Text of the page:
The Prophet (pbuh), said: "Fasting is a shield; so when one of you is Fasting he should not use foul or foolish talk. If someone attacks him or insults him, let him say: 'I am Fasting, I am Fasting!'"


Why do we fast?

We do things to please Allah, and they can please Allah only by obeying Him and practicing His religion. Fasting strengthens our self discipline and help us control our desires and actions. When we fast, we see the food, wish to eat it but can’t, and hence can relate to the poor and needy who see the food and cannot buy it, which will motivate us to help the poor and needy.


Allah says: “O you who believe, fasting has been prescribed for you as it has been prescribed for people before you so that you will (learn how to) attain Taqwa” [baqarah, 2:183]


Fasting is one of the Five Pillars (duties) of Islam.


What do we gain from it?

  • Develop a closer relationship with God
  • To practice self-control and cleanse the body and mind
  • Enforces patience and determination
  • A time to think about those who are less fortunate
  • Learn thankfulness and appreciation for what they have
  • Makes us appreciate the food and sustenance given to us by Allah
  • Enhances generosity, hospitality and giving to charity
  • Health Benefits

What do we do in Ramadan?

  • Suhoor - Since eating is forbidden during the day, it is recommended to partake of a light meal (suhoor) before sunrise, prior to commencing the fast. It is said that the Prophet Muhammad (pbuh) himself recommended eating dates during suhoor as part of the meal.
  • Iftar - After the sun sets, the fast is broken with a meal called iftar. The fast is most commonly ended with the eating of dates or something sweet and/or the drinking of water. Dates, water, milk and honey are foods recommended by the Prophet Muhammad (pbuh).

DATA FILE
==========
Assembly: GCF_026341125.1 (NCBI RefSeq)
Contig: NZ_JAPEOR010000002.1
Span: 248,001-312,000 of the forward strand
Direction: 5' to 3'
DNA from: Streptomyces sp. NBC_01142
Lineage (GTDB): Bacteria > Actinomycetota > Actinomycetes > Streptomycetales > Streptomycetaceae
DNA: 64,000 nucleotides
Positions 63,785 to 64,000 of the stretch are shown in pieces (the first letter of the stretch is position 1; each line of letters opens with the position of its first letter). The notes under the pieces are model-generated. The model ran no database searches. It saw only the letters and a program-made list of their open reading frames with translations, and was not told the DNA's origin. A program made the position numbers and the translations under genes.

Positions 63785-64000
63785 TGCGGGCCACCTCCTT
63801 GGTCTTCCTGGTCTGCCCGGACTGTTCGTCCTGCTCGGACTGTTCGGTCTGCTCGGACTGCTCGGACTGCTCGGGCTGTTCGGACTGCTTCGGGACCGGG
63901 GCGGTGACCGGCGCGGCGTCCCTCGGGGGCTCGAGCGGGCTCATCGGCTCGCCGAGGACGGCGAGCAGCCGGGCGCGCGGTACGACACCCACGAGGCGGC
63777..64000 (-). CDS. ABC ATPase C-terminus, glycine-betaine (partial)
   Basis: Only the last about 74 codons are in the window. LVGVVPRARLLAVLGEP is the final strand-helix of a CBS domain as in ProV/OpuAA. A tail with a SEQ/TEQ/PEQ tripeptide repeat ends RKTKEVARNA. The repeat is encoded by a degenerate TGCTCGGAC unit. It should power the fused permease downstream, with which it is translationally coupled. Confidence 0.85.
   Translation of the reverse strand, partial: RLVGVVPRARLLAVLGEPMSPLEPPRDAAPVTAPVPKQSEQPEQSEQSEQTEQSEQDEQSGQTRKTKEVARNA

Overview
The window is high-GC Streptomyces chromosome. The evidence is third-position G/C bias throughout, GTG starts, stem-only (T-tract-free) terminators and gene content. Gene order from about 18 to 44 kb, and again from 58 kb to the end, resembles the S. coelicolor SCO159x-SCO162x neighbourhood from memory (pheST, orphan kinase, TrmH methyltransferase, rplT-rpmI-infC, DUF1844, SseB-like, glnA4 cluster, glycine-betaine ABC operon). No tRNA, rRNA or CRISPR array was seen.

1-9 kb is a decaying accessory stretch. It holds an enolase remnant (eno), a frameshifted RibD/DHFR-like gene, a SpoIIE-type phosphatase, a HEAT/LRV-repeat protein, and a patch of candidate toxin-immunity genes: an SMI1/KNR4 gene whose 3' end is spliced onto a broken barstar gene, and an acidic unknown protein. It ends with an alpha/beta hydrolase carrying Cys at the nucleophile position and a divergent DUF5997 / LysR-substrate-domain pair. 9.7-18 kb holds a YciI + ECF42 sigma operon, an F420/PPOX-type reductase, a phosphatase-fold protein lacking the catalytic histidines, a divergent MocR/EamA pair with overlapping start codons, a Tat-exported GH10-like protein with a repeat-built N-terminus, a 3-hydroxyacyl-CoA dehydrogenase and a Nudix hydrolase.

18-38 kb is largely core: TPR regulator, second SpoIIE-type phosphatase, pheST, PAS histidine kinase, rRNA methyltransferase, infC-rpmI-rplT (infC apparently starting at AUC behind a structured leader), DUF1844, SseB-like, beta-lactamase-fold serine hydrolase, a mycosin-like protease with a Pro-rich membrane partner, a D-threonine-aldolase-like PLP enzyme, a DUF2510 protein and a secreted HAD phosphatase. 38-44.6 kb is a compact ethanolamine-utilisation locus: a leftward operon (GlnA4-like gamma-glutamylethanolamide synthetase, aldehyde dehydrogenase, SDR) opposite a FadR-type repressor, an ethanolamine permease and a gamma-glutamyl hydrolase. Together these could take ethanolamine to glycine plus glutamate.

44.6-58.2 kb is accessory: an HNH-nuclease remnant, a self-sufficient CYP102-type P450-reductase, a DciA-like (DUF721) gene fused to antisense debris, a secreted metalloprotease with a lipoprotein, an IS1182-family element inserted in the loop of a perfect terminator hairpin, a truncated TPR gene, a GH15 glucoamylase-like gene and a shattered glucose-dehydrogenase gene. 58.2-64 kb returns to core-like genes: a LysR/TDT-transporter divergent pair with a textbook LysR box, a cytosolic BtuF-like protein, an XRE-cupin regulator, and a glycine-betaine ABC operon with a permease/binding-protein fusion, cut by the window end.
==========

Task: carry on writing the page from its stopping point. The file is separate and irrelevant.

• Taraweeh - Praying during Ramadan is especially important. There are special Ramadan prayers known as Taraweeh prayers, although they are not compulsory. They are a sunnah (example) of the Prophet Muhammad (pbuh) and are highly recommended. These prayers are performed in the mosques in congregation in the middle of performing Isha prayers (night pray).

Eid al-Fitr (Eid) – Celebrating the breaking of the fast

  • Ramadan ends with the festival of Eid al-Fitr, which literally means the "Festival of Breaking the Fast"
  • Fasting is forbidden on this day as it marks the end of the month-long fast of Ramadan
  • A Muslim is encouraged to rise early and partake of some dates or a light, sweet snack, significant because for the past 30 days they have abstained from all food and drink from dawn till dusk
  • On the day of the celebration, a typical Muslim family gets up very early and attends special prayers held only for the occasion in big mosques, in large open areas, stadiums or arenas
  • The prayer is generally short, and is followed by a khutba (sermon)
  • The rest of Eid day is spent visiting relatives, having special meals, exchanging gifts, giving money to charity

It may come as a surprise to many non-Muslims, but many people feel a sense of loss or sadness at the passing of Ramadan. I know I do.